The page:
The bill is intended to help the Postal Service’s cash crunch by forgiving a $10 billion loan to the USPS under the March CARES Act, the more $2 trillion relief package passed earlier this year. The USPS would have to meet certain criteria to have the loan forgiven. Republicans argue that this “mirrors” what the Democratic leaders proposed to the White House in their recent negotiations, according to a GOP summary of the bill.

The legislation also includes two years of tax credits for parents to cover costs of private and home schooling, a controversial school choice proposal mirrored off of a plan proposed by Sens. Ted Cruz of Texas, Tim Scott of South Carolina and Lamar Alexander of Tennessee. Cruz had pushed for permanent tax credits for this program, but the GOP bill provides for two years of tax credits.

The bill would also authorize actions needed to “surge capacity” to produce vaccines and therapeutics for Covid-19, according to the GOP summary.

The text also includes long-sought liability protections proposed by McConnell to limit lawsuits against businesses, universities, hospitals, and health care workers in their response to the pandemic.

The bill would increase the amount of charitable contributions that individuals can take. The bill would provide $105 billion for schools and programs to get schools up and running, $16 billion for testing and contact tracing, $31 billion for vaccine, therapeutic and diagnostic development, $20 billion for farm assistance, $5 billion for child care providers to help working parents have access to childcare, and $500 million in federal assistance to fisheries.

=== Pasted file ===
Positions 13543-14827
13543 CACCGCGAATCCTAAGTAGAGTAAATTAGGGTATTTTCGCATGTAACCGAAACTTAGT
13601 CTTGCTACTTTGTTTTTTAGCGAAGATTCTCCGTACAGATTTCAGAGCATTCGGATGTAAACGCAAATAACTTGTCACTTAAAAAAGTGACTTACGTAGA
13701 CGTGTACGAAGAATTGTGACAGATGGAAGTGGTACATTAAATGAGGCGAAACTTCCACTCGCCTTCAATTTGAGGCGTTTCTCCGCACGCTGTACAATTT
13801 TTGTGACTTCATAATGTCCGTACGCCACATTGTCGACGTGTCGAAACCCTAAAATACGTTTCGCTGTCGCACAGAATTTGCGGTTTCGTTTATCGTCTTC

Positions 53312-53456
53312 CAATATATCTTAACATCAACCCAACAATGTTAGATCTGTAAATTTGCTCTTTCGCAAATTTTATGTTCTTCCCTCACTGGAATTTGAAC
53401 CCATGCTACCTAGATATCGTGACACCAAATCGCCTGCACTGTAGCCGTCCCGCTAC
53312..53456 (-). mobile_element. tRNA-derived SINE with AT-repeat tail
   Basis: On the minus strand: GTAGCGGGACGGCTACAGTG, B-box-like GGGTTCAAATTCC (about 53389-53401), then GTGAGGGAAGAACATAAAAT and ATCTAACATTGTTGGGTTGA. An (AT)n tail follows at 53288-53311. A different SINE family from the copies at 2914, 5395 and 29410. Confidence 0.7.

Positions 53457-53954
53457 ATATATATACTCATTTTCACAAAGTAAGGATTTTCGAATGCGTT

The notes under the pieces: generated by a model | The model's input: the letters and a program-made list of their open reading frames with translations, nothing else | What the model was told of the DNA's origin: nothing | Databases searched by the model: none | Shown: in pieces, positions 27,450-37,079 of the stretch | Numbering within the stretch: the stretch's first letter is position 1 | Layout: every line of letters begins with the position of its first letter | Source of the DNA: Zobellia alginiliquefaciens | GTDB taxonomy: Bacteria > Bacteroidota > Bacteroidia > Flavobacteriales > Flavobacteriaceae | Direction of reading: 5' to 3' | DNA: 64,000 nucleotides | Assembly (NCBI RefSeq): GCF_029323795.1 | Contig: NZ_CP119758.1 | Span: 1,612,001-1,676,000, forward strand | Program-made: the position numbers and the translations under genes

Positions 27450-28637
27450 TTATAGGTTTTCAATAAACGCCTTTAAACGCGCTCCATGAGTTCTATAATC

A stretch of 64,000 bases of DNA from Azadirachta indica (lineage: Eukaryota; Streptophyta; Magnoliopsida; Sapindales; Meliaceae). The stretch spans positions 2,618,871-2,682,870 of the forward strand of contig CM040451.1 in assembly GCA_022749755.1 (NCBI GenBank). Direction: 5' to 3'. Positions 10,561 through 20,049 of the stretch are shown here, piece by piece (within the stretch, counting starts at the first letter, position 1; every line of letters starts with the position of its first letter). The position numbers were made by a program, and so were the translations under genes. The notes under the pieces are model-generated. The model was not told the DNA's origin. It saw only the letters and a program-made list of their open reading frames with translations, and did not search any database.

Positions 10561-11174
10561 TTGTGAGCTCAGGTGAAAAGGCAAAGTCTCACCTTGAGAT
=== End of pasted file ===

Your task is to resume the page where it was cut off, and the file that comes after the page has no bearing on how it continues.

The bill would be paid for, in part, by unspent money in the existing CARES law.

What happens next?

Senate Minority Leader Chuck Schumer has called the plan “emaciated,” and has joined House Speaker Nancy Pelosi’s call to back at least $2.2 trillion for a new stimulus, a price tag the White House and McConnell have rejected.

“Republicans appear dead-set on another bill which doesn’t come close to addressing the problems and is headed nowhere,” Schumer and Pelosi said in a joint statement released Tuesday. “If anyone doubts McConnell’s true intent is anything but political, just look at the bill. This proposal is laden with poison pills Republicans know Democrats would never support. “

The White House is keenly interested in trying to secure the necessary votes as well. Over the weekend, White House chief of staff Mark Meadows spoke with GOP senators by phone to hear out their concerns, sources said. And some pushed their preferred ideas, including Sen. Josh Hawley, a Missouri Republican who wants the plan to include refundable tax credits for parents who homeschool their children, according to a person familiar with the matter.

But once the GOP bill stalls, it’s an open question whether any of the proposals will be added to a government funding bill to keep federal agencies open past this month. Both Pelosi and Treasury Secretary Steven Mnuchin are trying to keep the measure “clean” – or free of extraneous proposals – but they are bound to face pressure to add more economic relief to what could be the final bill signed into law before the November elections.

This story has been updated with additional developments Tuesday.

CNN’s Ted Barrett contributed to this report.